U-M Health System CEO Ora Hirsch Pescovitz, M.D., and School of Public Health professor Roderick Little, Ph.D., named to nations highest honor society for health and medicine
Two health leaders from the University of Michigan have been elected to the Institute of Medicine, the nation’s most prestigious body for professionals in health and medicine.
Ora Hirsch Pescovitz, M.D., U-M’s executive vice president for medical affairs and CEO of the U-M Health System, and Roderick Little, Ph.D., a biostatistician at the U-M School of Public Health who also serves as an associate director of the federal Census Bureau, are among the 65 members elected to IOM this year.
They join 45 other past and present members of the University of Michigan faculty who have been elected to the IOM since the body was created in 1970 to honor the nation’s best medical minds and advise Congress on health issues.
Currently, IOM members include 1,870 researchers in the medical sciences, health care and public health from across the U.S. and other nations.
A pediatric endocrinologist, Pescovitz won national acclaim in the 1990s for her research on children’s metabolic diseases and puberty disorders. Most of her research has been on the physiologic and molecular mechanisms responsible for disorders of growth and puberty with a focus on development of novel therapies for these conditions. She has published more than 180 scientific papers and has served as president of both the Society for Pediatric Research and the Lawson Wilkins Pediatric Endocrine Society.
Since 2009, she has led the U-M Health System, with responsibility for a $3 billion, 22,000-person clinical, research and educational enterprise that is one of the nation’s largest and most highly regarded academic medical centers. She was recently elected to the board of directors of the Association of Academic Health Centers.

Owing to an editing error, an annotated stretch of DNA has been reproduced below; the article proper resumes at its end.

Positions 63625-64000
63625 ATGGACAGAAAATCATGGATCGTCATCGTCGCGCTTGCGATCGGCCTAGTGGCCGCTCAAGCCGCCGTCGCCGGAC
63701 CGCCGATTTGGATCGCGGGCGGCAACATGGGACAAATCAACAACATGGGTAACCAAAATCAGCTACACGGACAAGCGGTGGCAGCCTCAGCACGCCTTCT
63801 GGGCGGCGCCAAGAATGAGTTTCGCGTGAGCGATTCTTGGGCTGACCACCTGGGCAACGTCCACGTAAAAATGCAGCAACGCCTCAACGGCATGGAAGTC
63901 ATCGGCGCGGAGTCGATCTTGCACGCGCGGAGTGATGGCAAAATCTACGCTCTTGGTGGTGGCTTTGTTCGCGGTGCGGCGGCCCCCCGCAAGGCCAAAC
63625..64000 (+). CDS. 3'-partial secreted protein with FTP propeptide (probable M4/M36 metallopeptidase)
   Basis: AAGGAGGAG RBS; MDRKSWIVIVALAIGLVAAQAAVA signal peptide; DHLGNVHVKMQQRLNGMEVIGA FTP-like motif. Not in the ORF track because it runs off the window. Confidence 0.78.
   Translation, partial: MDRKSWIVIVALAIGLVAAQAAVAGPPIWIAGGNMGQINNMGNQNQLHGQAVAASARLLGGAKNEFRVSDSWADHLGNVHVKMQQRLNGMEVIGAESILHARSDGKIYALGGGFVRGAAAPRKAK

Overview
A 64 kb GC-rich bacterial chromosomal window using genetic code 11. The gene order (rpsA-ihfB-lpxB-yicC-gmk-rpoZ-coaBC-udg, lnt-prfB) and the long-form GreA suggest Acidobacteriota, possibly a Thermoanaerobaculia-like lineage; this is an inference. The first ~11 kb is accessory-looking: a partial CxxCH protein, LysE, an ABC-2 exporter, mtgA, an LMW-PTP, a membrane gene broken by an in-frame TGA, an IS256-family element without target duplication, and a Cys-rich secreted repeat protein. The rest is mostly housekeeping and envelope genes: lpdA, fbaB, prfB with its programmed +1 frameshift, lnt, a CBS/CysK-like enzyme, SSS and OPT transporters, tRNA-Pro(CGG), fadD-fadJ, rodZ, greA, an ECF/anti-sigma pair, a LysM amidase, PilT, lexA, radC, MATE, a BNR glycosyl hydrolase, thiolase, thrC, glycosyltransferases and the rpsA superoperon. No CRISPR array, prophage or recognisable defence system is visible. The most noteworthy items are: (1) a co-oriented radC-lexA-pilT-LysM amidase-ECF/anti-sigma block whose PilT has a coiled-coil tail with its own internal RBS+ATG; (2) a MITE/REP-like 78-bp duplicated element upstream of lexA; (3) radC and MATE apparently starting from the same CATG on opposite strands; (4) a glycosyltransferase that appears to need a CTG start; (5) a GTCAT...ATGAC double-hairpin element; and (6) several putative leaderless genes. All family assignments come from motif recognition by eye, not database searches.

She came to Michigan after more than 20 years at Indiana University, where she rose to leadership roles in the School of Medicine and the Riley Hospital for Children. In addition to her executive role at U-M, she also holds a professorship in pediatrics at the U-M Medical School.
Roderick Little is Richard D. Remington Collegiate Professor in the U-M School of Public Health’s Department of Biostatistics, and also holds appointments in the Department of Statistics in the College of Literature, Science and Arts; and in the Institute for Social Research.
Little is one of the foremost statisticians and survey methodologists today. He specializes in the analysis of data with missing values and model-based survey inference, and the application of statistics to diverse scientific areas, including medicine, demography, economics, psychiatry, aging and the environment.
He’s consulted on statistical problems in both industry and government and currently is serving a three-year appointment as associate director for Research and Methodology and Chief Scientist at the U.S. Census Bureau, where he is leading an effort to enhance the research and innovation capacity of the Census Bureau. This is a top priority of the Census Bureau, considering the need for statistical data and tools for data collection, and the challenges of gaining the cooperation of the public in providing information.
"It is a great pleasure to welcome these distinguished and accomplished individuals to the Institute of Medicine," said IOM President Harvey V. Fineberg. "Each of them stands out as a professional whose research, knowledge, and skills have significantly advanced health and medicine, and their achievements are an inspiration. The Institute of Medicine is greatly enriched by the addition of our newly elected colleagues."
In addition to the past and current U-M faculty members who have been elected to the IOM, the University has 24 faculty in the National Academy of Sciences, and 24 in the National Academy of Engineering.
The IOM and NAE are both considered branches of the NAS, and all three elect members through a highly selective process recognizing researchers who have demonstrated outstanding professional achievements and commitment to service. Those selected volunteer a significant amount of time to serving on various IOM committees and participating in IOM activities.
The IOM has become recognized as a national resource for independent, scientifically informed analysis and recommendations on health issues.
For more on Ora Hirsch Pescovitz, see http://www.medicinethatspeaks.org/
For more on Roderick Little, see http://www.sph.umich.edu/iscr/faculty/profile.cfm?uniqname=rlittle